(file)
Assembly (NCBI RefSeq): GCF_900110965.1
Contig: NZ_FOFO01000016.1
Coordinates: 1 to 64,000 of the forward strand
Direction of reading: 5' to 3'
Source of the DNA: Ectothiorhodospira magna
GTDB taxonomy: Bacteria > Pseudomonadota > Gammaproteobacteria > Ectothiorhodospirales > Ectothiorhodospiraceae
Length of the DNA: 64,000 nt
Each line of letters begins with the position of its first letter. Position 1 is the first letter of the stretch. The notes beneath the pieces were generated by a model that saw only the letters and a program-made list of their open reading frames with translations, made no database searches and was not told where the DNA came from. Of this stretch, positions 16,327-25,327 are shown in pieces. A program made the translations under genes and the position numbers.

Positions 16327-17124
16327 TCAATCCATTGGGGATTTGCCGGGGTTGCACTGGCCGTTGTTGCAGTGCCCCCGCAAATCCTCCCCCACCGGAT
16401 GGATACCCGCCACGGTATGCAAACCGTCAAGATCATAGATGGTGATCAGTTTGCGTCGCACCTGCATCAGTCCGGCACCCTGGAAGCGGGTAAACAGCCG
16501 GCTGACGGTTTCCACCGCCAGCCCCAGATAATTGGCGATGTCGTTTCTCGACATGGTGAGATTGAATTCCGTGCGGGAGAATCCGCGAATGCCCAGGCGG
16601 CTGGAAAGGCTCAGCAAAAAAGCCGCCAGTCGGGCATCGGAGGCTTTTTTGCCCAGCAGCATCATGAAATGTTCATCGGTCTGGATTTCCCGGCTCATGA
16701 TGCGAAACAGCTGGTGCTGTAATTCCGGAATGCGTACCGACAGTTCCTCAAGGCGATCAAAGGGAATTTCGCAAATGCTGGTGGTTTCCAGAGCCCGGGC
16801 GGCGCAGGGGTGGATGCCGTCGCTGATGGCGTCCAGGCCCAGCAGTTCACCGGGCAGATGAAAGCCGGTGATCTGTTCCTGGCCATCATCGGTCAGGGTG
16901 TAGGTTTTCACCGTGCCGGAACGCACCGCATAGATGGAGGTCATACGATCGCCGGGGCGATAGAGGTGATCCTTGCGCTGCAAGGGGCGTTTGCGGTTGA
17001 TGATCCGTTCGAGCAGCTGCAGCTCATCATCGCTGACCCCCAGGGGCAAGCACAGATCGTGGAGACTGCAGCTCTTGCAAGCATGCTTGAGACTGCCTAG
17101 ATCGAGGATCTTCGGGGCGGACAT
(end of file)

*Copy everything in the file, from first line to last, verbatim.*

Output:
Assembly (NCBI RefSeq): GCF_900110965.1
Contig: NZ_FOFO01000016.1
Coordinates: 1 to 64,000 of the forward strand
Direction of reading: 5' to 3'
Source of the DNA: Ectothiorhodospira magna
GTDB taxonomy: Bacteria > Pseudomonadota > Gammaproteobacteria > Ectothiorhodospirales > Ectothiorhodospiraceae
Length of the DNA: 64,000 nt
Each line of letters begins with the position of its first letter. Position 1 is the first letter of the stretch. The notes beneath the pieces were generated by a model that saw only the letters and a program-made list of their open reading frames with translations, made no database searches and was not told where the DNA came from. Of this stretch, positions 16,327-25,327 are shown in pieces. A program made the translations under genes and the position numbers.

Positions 16327-17124
16327 TCAATCCATTGGGGATTTGCCGGGGTTGCACTGGCCGTTGTTGCAGTGCCCCCGCAAATCCTCCCCCACCGGAT
16401 GGATACCCGCCACGGTATGCAAACCGTCAAGATCATAGATGGTGATCAGTTTGCGTCGCACCTGCATCAGTCCGGCACCCTGGAAGCGGGTAAACAGCCG
16501 GCTGACGGTTTCCACCGCCAGCCCCAGATAATTGGCGATGTCGTTTCTCGACATGGTGAGATTGAATTCCGTGCGGGAGAATCCGCGAATGCCCAGGCGG
16601 CTGGAAAGGCTCAGCAAAAAAGCCGCCAGTCGGGCATCGGAGGCTTTTTTGCCCAGCAGCATCATGAAATGTTCATCGGTCTGGATTTCCCGGCTCATGA
16701 TGCGAAACAGCTGGTGCTGTAATTCCGGAATGCGTACCGACAGTTCCTCAAGGCGATCAAAGGGAATTTCGCAAATGCTGGTGGTTTCCAGAGCCCGGGC
16801 GGCGCAGGGGTGGATGCCGTCGCTGATGGCGTCCAGGCCCAGCAGTTCACCGGGCAGATGAAAGCCGGTGATCTGTTCCTGGCCATCATCGGTCAGGGTG
16901 TAGGTTTTCACCGTGCCGGAACGCACCGCATAGATGGAGGTCATACGATCGCCGGGGCGATAGAGGTGATCCTTGCGCTGCAAGGGGCGTTTGCGGTTGA
17001 TGATCCGTTCGAGCAGCTGCAGCTCATCATCGCTGACCCCCAGGGGCAAGCACAGATCGTGGAGACTGCAGCTCTTGCAAGCATGCTTGAGACTGCCTAG
17101 ATCGAGGATCTTCGGGGCGGACAT